How to build – and keep – a better workforce
Finding and retaining employees is a tough job in the current food and beverage sector environment. The new landscape brings with it the need for a different approach to employee engagement and retention.
According to experts in the sector, strategies such as acknowledging the skills required to perform traditionally undervalued tasks, aligning practices with employee values and being more flexible can help businesses thrive in a highly competitive and tumultuous environment.
Dana McCauley, Chief Experience Officer for the Canadian Food Innovation Network, challenges food and beverage processors to change their thinking and terminology from labour to talent.
“I think the word labour is too broad, and when used exclusively, it creates a false impression that our food industry staffing issues are purely about matching bodies to vacancies,” McCauley says.
Food manufacturers, restaurants and grocers need unskilled labour, but to grow and thrive, they need talent.
“We have members who work in technology companies who can't find staff with the skill sets they need. On the foodservice side, many fine dining chefs say they can't find skilled cooks.”
Fundamentally, opting to use more accurate terms in place of labour is part of a necessary mindset change. In the current environment, older perspectives are increasingly holding back innovation.
“Food manufacturers, restaurants and grocers do need unskilled labour, but to grow and thrive, they need talent,” McCauley says.
Mike Mikulak, Executive Director for Food & Beverage Manitoba, agrees. Focusing on talent rather than bodies performing tasks is a crucial part of changing what have been poor optics for food processing jobs.
“It’s an image thing,” Mikulak says. “There’s a sort of disconnect between what people think about the industry and what it is.
Adopt a new mindset that embraces modern business thinking.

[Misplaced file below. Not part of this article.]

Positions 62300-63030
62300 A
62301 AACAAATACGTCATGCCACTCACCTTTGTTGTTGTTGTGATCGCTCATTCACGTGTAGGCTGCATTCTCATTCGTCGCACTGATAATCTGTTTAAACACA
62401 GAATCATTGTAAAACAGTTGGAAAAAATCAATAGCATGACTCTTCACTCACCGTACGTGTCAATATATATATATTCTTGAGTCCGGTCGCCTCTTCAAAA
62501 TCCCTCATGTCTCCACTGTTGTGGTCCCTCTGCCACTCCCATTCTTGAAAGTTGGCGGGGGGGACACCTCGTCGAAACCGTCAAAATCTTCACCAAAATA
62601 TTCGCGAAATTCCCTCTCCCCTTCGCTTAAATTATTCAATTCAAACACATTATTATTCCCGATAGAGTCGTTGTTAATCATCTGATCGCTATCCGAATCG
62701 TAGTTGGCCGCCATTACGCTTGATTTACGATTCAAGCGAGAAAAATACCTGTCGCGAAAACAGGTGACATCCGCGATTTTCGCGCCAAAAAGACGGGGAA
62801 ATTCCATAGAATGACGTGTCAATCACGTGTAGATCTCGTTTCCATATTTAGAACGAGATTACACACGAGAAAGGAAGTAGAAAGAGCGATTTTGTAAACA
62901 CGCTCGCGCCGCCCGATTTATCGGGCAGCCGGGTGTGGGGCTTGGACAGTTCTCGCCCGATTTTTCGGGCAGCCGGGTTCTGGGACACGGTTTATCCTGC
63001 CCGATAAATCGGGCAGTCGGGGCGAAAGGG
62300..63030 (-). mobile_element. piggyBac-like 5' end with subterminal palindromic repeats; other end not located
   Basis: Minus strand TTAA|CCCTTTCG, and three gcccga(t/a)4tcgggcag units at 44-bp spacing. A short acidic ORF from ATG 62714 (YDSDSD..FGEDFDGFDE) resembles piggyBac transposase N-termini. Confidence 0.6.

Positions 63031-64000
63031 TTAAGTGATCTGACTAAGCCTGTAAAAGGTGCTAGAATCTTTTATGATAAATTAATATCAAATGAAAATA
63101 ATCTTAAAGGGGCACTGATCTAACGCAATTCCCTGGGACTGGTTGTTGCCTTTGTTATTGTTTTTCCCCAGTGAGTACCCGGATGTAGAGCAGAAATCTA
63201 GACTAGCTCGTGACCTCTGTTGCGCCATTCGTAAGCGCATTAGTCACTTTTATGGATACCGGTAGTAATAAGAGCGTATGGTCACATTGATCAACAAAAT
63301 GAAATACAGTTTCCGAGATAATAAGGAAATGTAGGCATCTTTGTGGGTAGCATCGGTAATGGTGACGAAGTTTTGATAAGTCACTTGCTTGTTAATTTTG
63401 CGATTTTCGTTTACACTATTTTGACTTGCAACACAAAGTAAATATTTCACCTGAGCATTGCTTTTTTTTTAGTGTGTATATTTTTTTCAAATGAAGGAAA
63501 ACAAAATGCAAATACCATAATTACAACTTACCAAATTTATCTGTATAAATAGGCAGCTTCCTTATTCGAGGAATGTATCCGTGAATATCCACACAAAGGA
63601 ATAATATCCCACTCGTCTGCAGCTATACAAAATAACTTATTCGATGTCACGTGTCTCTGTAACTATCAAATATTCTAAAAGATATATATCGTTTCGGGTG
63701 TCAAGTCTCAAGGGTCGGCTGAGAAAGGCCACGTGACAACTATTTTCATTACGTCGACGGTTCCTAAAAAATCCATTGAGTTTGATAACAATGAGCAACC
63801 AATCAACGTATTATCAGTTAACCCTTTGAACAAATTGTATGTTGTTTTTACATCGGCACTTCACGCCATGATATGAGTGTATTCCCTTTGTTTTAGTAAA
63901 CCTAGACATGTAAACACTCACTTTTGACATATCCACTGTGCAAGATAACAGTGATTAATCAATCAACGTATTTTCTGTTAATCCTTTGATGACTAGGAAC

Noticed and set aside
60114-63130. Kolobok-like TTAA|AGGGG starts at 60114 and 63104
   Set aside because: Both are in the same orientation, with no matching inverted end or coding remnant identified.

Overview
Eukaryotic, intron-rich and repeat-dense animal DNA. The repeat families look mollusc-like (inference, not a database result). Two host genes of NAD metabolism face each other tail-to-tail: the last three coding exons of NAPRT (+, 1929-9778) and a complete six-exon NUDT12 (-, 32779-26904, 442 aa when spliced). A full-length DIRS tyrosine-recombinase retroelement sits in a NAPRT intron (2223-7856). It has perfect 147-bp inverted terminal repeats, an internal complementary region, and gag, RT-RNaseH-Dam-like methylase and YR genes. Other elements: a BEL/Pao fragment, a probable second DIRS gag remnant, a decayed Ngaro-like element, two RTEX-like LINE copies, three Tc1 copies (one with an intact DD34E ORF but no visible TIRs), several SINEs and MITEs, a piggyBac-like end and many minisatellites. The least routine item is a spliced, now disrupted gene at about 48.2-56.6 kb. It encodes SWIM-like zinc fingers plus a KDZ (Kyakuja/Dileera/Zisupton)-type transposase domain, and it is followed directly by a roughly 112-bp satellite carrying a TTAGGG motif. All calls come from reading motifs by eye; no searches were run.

Mikulak adds that aligning a business’ culture and work policies with changing employee values is necessary, giving employees a feeling of ownership.
Practices to avoid:
Clinging to a hierarchical relationship structure
Making it difficult for employees to communicate their needs and expertise
Disregarding the need to address core values around issues such as climate change.
“The industry is struggling with some legacy things, not offering people what they want and need,” Mikulak says, citing better work/life balance and training opportunities as examples.
“The old notion of a hierarchical company isn’t appealing to people. Think about how you’re engaging. When things break down, are you valuing staff insight and skill, or are you sitting there and calling them unskilled labour? It goes from daily practices valuing what they do to providing development opportunities.”
Create an atmosphere where it’s easy for employees to communicate what they need from you and where their skills could be best used.
Did you know the idea for the Cheeto snack company’s Flamin’ Hot variety came from one of its production facility janitors? It’s true, says Mikulak, and it’s a good example of how every employee, regardless of their position, can be an asset to the wider business. Communicating with employees — and being flexible, so you don’t assume they have little insight based on their title — is critical.
Willingness and flexibility to have open communication with all employees lets them know they are a valuable part of the team. It’s also another way of keeping employees happy and satisfied with their jobs and more likely to keep the employees in one place — working for you — rather than seeking.
Many companies undervalue the cost of recruiting and training. But, if you can retain your current workforce by, for example, making them happy with a four-day work week, it could be a money-saver, Mikulak says.
“It might be challenging, but if you step back and look at what it will enable, I think it opens things up.”
Make employee retention a high priority – recruiting and training is expensive.
McCauley says a clear decision-making strategy, and using it regularly, is a good place to start. If employees understand the strategy, and are behind the same vision, they will understand why decisions are made. The onus then rests on management to have a well-thought out, well communicated plan.
By creating a respectful workspace where you understand specialized skills, acknowledge employee values and are willing to work with employees, you will improve your opportunities to find and retain a steady workforce.
Article by: Matt McIntosh
Bakery and tortilla product manufacturing sales grew over 11% in 2021 but faced cost and labour pressures.